The sector employs over 300,000 in its extended supply chain with people working in the industry across all regions of the country, generating more than £35bn per year. The industry is concerned by the possibility of government spending cuts in light of the ballooning budget deficit despite its considerably high return on investment and significant export earnings.
1. Increased research funding to feed the pipeline of new ideas that makes Britain competitive in defence
2. Integrate an industrial strategy with the strategic defence review
3. Support from the Prime Minister, the Foreign Secretary and the Business Secretary, as well as the Defence Secretary
4. Debate regarding the efficiency of UK MoD procurement in comparison to other countries
5. Increase our bilateral co-operation between trusted nations to be able to afford our full security needs in the future without giving away crucial sovereignty over key technologies
According to Andy Stevens, CEO, Cobham: “The Strategic Defence Review which has held back the long term planning of so many SMEs in A&D at a time when they are working hard to manage the effects of the economic downturn.”
Food and drink
Food and drink production is the UK’s largest manufacturing sector, employing 440,000 people and generating exports of £9.65b in 2009. A common industry perspective is that, despite its massive contribution to the domestic and export market, it is taken for granted by government.
The industry is hoping to not only continue its sustainable development but is also hoping to be placed at the core the government strategy for economic recovery. However the sector is also facing continued pressure to produce more food sustainably to respond to mounting environmental challenges and help provide food for a growing world population.
1. Government make a public commitment that a successful food manufacturing sector will become a strategic priority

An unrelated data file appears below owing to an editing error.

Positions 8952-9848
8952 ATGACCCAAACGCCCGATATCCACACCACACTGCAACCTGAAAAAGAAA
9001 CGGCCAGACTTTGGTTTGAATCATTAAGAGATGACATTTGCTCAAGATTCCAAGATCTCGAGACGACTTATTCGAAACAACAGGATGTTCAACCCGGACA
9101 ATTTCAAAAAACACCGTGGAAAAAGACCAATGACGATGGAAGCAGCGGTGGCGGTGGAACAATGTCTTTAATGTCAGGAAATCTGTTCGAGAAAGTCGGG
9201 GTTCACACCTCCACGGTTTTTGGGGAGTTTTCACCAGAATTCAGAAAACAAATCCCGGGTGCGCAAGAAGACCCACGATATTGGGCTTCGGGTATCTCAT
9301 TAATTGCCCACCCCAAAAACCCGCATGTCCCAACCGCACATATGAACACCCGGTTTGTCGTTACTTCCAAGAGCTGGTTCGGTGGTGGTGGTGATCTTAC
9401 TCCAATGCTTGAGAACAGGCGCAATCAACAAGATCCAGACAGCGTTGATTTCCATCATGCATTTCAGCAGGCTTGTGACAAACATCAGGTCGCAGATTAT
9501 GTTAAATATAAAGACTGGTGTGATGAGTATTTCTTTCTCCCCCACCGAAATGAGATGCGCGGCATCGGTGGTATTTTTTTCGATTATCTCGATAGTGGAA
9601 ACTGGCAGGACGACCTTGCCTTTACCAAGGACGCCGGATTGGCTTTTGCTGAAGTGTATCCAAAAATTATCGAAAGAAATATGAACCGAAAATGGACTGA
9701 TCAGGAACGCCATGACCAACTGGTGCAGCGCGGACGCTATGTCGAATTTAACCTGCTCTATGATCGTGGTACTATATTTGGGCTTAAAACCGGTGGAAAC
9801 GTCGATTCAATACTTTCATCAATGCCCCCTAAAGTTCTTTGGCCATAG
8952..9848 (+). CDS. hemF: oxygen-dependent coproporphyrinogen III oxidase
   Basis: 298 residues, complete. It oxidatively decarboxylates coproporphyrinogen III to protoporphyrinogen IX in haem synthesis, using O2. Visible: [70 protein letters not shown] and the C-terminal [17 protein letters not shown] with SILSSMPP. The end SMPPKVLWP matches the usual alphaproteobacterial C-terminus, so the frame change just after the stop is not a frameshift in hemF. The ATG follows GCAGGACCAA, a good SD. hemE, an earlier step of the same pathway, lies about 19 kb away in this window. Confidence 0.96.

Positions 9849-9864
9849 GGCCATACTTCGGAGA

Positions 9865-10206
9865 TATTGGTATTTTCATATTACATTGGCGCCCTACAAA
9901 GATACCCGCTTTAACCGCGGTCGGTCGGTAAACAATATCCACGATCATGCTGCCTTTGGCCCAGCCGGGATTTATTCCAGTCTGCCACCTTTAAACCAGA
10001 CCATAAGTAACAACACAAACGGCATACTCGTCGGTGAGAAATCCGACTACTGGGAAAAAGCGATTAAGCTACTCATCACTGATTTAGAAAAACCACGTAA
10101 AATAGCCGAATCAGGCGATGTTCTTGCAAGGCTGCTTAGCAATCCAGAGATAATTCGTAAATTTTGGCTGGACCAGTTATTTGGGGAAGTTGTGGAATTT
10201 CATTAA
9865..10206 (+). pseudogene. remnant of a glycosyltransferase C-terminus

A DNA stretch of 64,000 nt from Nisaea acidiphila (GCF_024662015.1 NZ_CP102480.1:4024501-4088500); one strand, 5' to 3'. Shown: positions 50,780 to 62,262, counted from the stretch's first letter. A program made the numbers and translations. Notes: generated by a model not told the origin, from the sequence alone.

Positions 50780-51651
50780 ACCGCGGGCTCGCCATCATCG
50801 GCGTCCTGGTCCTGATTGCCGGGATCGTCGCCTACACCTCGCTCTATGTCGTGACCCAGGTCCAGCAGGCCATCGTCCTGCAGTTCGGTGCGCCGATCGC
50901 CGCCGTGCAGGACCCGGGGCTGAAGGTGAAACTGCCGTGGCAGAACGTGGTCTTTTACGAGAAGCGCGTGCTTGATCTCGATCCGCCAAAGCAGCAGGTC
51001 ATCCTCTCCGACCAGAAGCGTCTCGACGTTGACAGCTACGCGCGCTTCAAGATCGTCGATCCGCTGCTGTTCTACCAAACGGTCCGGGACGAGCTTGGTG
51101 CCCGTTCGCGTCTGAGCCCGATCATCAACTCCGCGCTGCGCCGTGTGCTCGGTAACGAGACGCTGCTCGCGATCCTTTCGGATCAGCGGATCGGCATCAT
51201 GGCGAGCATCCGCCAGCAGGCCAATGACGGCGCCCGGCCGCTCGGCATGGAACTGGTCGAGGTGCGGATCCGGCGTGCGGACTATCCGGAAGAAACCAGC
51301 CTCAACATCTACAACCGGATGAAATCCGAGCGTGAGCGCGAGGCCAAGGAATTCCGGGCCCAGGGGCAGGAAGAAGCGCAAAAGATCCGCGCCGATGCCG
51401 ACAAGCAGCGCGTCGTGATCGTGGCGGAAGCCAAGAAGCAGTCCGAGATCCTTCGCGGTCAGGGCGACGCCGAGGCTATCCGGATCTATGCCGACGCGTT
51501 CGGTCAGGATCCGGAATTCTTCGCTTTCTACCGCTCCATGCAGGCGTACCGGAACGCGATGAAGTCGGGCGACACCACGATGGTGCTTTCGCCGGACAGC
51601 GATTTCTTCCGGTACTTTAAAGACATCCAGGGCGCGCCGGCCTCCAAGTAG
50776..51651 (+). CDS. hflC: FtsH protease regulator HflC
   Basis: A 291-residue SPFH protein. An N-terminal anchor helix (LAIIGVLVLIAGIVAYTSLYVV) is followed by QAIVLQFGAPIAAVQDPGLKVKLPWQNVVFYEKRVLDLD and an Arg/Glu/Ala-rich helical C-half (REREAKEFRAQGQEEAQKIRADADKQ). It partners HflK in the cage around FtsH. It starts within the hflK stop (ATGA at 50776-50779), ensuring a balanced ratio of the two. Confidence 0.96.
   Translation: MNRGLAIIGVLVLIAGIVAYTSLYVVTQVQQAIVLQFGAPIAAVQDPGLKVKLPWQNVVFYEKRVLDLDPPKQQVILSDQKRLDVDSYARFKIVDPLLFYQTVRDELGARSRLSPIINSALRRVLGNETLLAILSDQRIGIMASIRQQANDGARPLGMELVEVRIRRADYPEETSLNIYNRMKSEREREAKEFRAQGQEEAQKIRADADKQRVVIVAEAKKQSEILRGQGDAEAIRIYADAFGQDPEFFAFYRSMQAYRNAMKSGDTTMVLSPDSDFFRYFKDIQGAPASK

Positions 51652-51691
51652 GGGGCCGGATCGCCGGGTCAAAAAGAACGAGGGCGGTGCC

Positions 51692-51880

2. A coherent strategy for food, and an economic and regulatory environment that allows the sector to prosper while ensuring future food security against the combined effects of climate change, higher global demand and increasing pressure on finite resources
3. Protect innovation through investment
4. Assistance for the industry to become more sustainable.
As one of the most publicised emerging markets in the UK and potentially one of the most important, the renewable energy sector has enjoyed considerable government support.
Approximately 5000 people are currently employed by the wind, wave and tidal energy sector. If capacity is rolled out to satisfy 2020 renewable targets, the number of related jobs are estimated to rise to around 70,000.
The industry boasts a host of prospective future benefits including a comparative decrease in energy bills when balanced against a continuation of oil and gas consumption as well as a strong future export market. However considerable investment will be required to realise the aspirations of the market with Ofgem estimating in its report ‘Project Discovery’ that the industry would require around £200bn worth of investment by 2020.
1. Development of a strategic plan for the delivery of key energy infrastructure including super hubs around strategically positioned UK ports.
2. Introduction of a ‘Green Bank’ to encourage investment
3. Reform of the regulatory regime to ensure delivery of low carbon measures and enable investment for a significant expansion of renewable energy by 2020 with a plan for expansion to 2050.
4. Introduction of a streamlined and properly funded accreditation scheme for micro generation and small systems technologies
5. A commitment to the roll out of a smart grid network by 2030